From BR Bullpen
John Berton Axford
- Bats Right, Throws Right
- Height 6' 5", Weight 195 lb.
- School University of Notre Dame, Canisius College
- High School Assumption College
- Debut September 15, 2009
 Biographical Information
John Axford took a circuitous route to the major leagues.
Axford began his college career at University of Notre Dame, but had Tommy John surgery in December 2003. He sat out 2004, and most of 2005 before transferring to Canisius College. He went undrafted after a so-so senior season. He dominated a collegiate summer league in Canada and was signed by scout Mike Gibbons for the New York Yankees.
Axford spent one season in the Yankees' chain at 4 different levels, including AAA but was released after the season. He hooked on with the Milwaukee Brewers the next spring, 2008, and was sent to the Brevard County Manatees, making his major league debut with the Brewers at the tail end of the 2009 season.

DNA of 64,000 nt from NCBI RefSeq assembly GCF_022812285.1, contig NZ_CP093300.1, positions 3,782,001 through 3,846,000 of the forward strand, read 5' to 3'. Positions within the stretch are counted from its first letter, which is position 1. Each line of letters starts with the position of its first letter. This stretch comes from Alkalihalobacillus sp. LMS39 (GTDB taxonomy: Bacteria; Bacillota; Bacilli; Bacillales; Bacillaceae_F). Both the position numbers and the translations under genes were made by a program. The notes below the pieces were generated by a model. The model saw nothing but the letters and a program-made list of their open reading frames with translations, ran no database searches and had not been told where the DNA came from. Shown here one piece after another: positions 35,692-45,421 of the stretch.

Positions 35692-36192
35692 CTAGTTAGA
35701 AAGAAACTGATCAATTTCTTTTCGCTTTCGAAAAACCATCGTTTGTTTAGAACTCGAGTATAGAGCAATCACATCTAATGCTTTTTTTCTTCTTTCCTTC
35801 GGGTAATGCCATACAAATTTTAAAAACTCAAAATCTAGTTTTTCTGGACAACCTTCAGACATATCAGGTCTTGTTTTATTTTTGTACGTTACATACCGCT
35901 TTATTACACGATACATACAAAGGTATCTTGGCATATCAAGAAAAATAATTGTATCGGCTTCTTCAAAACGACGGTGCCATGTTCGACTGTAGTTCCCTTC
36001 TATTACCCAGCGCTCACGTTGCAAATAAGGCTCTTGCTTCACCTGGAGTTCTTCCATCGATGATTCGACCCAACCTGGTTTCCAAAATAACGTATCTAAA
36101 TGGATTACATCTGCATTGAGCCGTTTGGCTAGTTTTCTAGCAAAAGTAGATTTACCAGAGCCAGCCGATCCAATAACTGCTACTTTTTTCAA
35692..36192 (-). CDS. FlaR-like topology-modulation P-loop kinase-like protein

Axford became the closer of the Brewers as a rookie in 2010, replacing a struggling Trevor Hoffman. He went 8-2, 2.48, saving 24 games while striking out 76 in 58 innings. In 2011, he had an even more outstanding season, saving a National League-leading 46 games as the Brewers were NL Central champions. He pitched 74 games with a record of 2-2, 1.95, and struck out 86 in 76 1/3 innings. He managed to keep his job even though the Brewers acquired Francisco Rodriguez, the all-time single-season save leader, at the trading deadline. He won a game and recorded a save in three appearances against the Arizona Diamondbacks in the NLDS, then had a pair of saves when the Brewers lost to the St. Louis Cardinals in the NLCS. Overall in the postseason, he gave up a single run in 7 innings, giving up 5 hits and 2 walks and striking out 9. After the season, he was named co-winner of the Tip O'Neill Award, given to the most outstanding Canadian baseball player; he shared the honor with Joey Votto of the Cincinnati Reds.